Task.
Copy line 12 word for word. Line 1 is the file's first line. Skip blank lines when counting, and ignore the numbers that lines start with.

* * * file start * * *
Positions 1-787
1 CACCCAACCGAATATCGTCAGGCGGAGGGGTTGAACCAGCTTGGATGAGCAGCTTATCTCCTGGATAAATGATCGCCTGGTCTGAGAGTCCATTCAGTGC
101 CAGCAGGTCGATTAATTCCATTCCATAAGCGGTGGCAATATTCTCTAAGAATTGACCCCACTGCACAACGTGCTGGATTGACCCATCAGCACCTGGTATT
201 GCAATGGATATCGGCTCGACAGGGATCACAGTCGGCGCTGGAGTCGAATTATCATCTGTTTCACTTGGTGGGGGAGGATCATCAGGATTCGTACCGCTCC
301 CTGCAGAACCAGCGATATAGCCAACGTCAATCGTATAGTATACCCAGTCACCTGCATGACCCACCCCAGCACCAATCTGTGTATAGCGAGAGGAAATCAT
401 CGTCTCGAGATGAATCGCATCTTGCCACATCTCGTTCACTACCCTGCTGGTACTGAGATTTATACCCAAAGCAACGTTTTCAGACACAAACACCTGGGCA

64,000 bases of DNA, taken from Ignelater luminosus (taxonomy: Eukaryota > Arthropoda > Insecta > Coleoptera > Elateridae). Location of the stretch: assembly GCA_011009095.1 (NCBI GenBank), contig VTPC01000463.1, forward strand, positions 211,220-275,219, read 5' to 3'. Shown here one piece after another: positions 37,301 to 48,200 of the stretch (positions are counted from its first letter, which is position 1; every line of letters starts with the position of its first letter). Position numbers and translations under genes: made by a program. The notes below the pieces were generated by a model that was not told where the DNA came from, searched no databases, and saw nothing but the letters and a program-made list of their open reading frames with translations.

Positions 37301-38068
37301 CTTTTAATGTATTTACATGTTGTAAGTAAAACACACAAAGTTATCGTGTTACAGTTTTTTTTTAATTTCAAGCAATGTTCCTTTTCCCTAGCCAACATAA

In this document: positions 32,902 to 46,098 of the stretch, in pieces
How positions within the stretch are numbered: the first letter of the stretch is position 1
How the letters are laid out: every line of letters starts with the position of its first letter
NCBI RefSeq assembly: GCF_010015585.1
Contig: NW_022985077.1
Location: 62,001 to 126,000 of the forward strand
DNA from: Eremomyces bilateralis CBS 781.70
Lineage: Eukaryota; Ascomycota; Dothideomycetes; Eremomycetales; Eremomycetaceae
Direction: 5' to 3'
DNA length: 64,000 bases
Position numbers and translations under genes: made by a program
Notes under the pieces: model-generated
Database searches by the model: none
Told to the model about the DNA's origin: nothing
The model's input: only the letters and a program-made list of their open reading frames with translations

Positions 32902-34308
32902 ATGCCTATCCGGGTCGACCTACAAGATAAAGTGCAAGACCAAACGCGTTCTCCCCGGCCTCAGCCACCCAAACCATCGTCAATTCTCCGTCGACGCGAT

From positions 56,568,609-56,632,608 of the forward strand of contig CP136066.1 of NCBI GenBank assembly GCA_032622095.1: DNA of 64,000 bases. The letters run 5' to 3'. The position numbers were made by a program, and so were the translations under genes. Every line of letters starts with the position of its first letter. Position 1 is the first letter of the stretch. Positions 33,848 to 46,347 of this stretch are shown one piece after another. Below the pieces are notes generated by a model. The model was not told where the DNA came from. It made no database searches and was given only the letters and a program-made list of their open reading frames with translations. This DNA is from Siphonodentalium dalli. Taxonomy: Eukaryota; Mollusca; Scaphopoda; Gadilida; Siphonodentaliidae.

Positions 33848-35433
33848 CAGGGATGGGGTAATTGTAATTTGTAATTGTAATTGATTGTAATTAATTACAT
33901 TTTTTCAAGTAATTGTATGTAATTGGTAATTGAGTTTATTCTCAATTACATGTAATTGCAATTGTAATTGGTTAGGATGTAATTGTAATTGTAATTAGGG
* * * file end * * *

How the letters are laid out: every line of letters starts with the position of its first letter